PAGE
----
Background: Long interspersed element 1 (LINE-1 or L1) retrotransposons are mobile elements that constitute 17–20% of the human genome. Strong correlations between abnormal L1 expression and several human diseases have been reported. This has motivated increasing interest in accurate quantification of the number of L1 copies present in any given biologic specimen. A main obstacle toward this aim is that L1s are relatively long DNA segments with regions of high variability, or largely present in the human genome as truncated fragments. These particularities render traditional alignment strategies, such as seed-and-extend inefficient, as the number of segments that are similar to L1s explodes exponentially. This study uses the pattern matching methodology for more accurate identification of L1s. We validate experimentally the superiority of pattern matching for L1 detection over alternative methods and discuss some of its potential applications. Results: Pattern matching detected full-length L1 copies with high precision, reasonable computational time, and no prior input information. It also detected truncated and significantly altered copies of L1 with relatively high precision. The method was effectively used to annotate L1s in a target genome and to calculate copy number variation with respect to a reference genome. Crucial to the success of implementation was the selection of a small set of k-mer probes from a set of sequences presenting a stable pattern of distribution in the genome. As in seed-and-extend methods, the pattern matching algorithm sowed these k-mer probes, but instead of using heuristic extensions around the seeds, the analysis was based on distribution patterns within the genome. The desired level of precision could be adjusted, with some loss of recall. Conclusion: Pattern matching is more efficient than seed-and-extend methods for the detection of L1 segments whose characterization depends on a finite set of sequences with common areas of low variability. We propose that pattern matching may help establish correlations between L1 copy number and disease states associated with L1 mobilization and evolution.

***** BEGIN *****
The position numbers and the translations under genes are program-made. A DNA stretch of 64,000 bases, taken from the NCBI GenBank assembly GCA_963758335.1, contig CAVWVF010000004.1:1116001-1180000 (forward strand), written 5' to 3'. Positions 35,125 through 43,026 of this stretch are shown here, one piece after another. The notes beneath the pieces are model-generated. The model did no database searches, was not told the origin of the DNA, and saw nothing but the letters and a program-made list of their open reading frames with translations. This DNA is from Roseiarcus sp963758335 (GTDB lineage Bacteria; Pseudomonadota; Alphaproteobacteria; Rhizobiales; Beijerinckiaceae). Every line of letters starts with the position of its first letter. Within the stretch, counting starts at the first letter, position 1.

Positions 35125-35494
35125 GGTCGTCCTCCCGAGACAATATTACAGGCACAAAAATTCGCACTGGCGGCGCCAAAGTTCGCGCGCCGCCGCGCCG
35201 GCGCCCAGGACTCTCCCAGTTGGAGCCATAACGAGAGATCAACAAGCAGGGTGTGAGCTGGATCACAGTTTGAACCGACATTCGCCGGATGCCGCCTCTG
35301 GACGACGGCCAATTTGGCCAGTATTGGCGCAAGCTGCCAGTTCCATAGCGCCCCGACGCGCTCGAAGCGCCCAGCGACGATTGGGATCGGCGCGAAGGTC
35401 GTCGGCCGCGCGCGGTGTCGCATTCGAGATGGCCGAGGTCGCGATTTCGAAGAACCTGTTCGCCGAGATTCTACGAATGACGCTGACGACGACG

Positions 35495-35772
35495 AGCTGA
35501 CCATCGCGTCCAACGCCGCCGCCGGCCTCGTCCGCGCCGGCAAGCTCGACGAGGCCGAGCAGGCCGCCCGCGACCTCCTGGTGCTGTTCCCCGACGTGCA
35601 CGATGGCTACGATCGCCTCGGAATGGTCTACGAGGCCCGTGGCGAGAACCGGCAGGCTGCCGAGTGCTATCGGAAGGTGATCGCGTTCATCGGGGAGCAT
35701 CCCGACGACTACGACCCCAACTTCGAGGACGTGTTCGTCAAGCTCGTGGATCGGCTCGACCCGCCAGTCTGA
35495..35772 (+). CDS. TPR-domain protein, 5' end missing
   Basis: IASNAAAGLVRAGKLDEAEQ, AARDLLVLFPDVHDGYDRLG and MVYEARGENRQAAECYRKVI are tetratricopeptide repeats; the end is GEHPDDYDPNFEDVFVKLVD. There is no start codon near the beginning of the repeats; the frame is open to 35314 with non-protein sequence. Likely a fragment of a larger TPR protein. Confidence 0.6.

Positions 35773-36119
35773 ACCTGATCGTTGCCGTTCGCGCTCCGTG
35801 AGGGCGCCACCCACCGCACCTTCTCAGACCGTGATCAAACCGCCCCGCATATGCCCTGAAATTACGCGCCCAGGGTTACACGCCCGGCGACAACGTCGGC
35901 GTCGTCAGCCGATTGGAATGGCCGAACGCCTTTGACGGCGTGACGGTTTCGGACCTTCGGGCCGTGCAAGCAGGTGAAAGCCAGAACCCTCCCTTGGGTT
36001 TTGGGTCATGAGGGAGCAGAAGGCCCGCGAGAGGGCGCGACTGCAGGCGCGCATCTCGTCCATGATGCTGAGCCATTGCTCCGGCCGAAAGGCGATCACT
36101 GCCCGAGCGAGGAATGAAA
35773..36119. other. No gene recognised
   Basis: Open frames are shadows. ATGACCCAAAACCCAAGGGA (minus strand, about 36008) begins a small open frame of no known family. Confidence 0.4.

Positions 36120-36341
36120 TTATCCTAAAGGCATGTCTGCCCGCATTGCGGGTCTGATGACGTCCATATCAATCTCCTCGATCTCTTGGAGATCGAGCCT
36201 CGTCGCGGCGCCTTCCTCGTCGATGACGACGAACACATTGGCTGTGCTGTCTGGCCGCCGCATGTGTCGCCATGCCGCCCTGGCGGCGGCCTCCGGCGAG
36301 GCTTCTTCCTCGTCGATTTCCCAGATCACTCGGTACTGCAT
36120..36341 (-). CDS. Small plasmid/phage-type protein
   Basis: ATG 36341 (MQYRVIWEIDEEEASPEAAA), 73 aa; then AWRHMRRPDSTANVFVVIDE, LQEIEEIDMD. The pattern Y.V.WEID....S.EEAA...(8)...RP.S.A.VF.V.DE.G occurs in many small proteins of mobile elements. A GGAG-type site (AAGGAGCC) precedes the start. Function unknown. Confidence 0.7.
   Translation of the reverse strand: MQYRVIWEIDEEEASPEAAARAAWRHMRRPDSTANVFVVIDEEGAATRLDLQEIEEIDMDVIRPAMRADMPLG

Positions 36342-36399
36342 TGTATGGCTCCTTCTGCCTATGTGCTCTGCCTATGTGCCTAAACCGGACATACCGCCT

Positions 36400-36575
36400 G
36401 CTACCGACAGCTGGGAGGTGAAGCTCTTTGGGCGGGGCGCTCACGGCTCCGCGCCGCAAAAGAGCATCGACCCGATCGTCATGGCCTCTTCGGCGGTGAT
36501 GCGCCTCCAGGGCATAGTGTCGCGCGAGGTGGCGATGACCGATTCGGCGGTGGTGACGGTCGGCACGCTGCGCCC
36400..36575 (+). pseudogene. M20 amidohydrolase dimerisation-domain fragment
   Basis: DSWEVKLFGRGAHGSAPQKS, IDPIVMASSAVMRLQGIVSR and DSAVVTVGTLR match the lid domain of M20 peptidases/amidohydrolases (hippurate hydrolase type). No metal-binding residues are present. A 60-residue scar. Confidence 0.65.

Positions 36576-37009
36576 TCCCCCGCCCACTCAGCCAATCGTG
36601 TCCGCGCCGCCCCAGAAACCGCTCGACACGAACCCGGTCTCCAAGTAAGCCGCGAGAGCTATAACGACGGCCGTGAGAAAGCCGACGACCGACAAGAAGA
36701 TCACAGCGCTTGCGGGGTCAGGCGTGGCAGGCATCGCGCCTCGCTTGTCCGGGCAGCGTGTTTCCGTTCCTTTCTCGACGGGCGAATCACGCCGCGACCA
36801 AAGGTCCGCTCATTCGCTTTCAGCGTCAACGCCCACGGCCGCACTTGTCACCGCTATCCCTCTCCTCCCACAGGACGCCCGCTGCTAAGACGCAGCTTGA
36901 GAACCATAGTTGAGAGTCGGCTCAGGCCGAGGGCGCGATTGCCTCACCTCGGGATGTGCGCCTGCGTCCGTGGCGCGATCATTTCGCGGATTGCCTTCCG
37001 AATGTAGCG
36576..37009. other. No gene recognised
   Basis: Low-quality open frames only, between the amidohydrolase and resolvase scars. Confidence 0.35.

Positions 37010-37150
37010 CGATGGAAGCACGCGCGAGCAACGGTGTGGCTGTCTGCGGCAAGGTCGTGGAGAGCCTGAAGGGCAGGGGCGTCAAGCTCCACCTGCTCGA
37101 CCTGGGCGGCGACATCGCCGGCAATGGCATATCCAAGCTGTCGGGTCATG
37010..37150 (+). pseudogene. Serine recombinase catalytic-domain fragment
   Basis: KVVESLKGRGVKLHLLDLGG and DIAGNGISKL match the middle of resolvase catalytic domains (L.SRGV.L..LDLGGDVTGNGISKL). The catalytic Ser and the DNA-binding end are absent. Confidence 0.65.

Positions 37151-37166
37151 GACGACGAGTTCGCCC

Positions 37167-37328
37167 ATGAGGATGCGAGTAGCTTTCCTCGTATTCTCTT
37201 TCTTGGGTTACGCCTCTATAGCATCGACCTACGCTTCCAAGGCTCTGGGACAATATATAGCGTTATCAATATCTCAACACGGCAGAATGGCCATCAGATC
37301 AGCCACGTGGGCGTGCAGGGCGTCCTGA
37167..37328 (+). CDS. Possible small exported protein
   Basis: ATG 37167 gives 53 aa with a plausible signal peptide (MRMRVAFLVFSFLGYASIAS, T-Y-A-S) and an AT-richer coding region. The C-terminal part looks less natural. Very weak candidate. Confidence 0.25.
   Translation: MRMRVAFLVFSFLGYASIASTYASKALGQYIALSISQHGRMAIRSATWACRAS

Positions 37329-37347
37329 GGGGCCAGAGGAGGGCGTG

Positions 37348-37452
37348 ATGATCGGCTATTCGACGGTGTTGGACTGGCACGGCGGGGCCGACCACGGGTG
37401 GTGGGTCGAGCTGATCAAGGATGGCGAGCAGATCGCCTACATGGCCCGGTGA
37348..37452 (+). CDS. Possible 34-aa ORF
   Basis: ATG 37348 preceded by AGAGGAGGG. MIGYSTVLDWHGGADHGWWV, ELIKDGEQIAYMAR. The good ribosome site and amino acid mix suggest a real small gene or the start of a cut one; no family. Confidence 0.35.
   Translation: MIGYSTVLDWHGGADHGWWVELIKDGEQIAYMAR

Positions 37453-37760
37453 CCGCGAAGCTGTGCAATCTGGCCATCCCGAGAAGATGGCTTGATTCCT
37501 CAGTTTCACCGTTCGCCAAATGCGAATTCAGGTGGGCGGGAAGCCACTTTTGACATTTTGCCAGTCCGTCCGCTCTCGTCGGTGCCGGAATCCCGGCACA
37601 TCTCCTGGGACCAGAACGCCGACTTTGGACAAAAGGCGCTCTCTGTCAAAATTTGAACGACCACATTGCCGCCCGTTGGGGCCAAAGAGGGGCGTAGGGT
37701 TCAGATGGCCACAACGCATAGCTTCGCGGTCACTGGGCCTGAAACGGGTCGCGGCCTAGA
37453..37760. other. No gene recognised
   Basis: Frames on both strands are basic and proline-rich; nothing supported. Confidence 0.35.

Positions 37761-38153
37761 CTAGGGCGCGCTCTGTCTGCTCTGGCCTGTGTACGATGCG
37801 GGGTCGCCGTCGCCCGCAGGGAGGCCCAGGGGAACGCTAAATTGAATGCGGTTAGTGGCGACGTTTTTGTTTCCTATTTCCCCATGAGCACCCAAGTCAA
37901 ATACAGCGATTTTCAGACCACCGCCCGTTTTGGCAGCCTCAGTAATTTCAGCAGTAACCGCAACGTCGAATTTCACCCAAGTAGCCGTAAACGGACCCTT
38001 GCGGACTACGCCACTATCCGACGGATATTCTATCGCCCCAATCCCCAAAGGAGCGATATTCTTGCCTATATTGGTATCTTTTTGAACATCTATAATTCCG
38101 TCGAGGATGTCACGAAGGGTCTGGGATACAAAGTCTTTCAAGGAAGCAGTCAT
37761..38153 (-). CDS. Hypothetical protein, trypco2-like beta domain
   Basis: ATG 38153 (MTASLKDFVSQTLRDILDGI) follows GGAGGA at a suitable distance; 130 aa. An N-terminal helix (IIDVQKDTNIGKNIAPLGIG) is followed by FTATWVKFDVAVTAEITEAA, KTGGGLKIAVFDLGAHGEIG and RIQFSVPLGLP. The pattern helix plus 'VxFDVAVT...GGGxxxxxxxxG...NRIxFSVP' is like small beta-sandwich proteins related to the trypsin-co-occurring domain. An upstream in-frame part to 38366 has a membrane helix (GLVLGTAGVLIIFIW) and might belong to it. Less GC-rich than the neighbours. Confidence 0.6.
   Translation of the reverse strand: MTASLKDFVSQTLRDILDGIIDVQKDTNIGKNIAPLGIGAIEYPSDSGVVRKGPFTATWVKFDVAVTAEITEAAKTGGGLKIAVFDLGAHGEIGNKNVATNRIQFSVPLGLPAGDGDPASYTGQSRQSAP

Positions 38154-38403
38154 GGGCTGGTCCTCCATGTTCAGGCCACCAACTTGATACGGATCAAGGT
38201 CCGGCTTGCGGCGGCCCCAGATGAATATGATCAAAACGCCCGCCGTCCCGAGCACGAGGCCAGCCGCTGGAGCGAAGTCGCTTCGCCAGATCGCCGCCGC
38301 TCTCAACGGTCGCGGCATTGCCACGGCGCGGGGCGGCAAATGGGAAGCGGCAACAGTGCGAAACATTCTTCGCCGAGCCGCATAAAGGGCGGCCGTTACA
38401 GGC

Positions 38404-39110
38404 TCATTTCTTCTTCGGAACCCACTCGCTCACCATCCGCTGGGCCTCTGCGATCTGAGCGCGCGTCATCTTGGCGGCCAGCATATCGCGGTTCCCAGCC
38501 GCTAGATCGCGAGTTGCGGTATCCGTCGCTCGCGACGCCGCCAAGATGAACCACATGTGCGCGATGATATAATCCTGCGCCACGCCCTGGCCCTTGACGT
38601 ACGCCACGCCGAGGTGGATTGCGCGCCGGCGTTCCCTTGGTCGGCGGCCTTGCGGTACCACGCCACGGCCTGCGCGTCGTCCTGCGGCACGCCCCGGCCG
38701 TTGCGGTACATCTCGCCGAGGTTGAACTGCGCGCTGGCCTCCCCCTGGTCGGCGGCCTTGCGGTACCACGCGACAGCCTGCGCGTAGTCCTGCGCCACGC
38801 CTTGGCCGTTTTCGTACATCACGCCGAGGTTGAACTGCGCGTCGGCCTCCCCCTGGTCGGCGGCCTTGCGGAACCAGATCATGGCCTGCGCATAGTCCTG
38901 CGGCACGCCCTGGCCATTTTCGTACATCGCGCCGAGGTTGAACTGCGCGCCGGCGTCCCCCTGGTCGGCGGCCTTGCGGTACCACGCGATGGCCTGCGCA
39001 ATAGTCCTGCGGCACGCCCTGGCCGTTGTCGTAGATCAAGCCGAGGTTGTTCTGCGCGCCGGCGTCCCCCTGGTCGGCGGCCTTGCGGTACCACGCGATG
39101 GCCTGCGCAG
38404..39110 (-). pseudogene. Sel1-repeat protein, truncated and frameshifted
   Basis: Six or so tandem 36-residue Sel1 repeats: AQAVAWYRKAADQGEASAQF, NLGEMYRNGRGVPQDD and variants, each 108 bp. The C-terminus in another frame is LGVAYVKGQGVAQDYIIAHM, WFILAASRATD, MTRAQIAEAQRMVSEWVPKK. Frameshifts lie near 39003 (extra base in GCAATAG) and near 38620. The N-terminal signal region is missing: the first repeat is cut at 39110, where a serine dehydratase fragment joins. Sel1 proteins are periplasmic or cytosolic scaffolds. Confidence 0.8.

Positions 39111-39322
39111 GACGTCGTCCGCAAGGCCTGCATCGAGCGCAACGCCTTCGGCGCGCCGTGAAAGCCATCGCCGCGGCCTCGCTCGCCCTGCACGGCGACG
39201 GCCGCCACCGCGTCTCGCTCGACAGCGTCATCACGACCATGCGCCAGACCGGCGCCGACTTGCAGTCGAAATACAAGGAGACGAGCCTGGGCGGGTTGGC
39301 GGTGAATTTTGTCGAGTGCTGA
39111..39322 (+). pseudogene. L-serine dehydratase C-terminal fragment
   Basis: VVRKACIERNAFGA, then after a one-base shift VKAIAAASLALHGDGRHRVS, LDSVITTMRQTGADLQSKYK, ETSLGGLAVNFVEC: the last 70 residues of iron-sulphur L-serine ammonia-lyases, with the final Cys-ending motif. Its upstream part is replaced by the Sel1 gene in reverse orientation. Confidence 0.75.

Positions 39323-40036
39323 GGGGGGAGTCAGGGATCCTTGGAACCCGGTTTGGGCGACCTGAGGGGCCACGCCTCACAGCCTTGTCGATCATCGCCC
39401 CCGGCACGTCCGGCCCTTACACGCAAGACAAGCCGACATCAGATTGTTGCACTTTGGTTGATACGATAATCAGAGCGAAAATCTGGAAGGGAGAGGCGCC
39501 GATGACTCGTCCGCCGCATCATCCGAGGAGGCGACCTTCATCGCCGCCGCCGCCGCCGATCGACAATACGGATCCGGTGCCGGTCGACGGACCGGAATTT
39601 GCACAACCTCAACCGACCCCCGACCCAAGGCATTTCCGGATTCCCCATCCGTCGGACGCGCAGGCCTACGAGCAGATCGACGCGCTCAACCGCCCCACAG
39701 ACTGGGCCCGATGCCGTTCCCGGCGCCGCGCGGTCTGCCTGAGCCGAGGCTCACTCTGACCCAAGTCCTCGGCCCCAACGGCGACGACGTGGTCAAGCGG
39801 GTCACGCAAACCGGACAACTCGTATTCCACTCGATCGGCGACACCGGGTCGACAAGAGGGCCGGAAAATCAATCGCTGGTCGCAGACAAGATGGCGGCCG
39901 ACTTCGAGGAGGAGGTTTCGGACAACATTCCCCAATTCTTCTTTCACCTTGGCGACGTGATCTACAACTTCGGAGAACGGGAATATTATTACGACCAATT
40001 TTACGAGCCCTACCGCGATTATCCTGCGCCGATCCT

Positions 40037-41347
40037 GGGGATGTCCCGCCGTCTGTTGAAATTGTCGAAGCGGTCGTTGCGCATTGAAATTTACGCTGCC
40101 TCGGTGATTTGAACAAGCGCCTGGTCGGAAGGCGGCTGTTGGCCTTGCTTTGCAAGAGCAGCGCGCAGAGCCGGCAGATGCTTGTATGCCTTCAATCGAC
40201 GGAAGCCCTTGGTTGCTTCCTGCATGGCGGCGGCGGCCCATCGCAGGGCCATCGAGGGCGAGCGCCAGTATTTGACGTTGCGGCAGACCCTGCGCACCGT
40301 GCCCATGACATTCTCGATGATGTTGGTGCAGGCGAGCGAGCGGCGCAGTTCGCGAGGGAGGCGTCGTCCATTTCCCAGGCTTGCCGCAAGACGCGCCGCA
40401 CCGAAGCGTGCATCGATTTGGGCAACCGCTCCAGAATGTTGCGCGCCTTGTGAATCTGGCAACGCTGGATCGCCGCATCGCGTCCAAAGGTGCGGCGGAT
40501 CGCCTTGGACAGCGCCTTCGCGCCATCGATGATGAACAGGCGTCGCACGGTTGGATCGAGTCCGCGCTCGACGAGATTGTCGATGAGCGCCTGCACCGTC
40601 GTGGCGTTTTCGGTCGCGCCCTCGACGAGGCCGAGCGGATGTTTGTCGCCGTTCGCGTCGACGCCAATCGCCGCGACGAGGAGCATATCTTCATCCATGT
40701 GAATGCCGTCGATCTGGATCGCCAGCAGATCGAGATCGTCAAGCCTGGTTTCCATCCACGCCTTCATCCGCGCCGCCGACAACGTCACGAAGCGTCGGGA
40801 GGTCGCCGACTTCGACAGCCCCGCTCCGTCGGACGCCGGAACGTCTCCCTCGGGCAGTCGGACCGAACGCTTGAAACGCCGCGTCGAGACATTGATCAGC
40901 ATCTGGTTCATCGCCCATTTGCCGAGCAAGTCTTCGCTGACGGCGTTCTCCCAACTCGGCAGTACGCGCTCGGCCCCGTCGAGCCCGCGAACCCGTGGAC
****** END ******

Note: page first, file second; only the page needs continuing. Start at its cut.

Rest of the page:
|Original language||English (US)|
|State||Published - Dec 2022|
ASJC Scopus subject areas
- Structural Biology
- Molecular Biology
- Computer Science Applications
- Applied Mathematics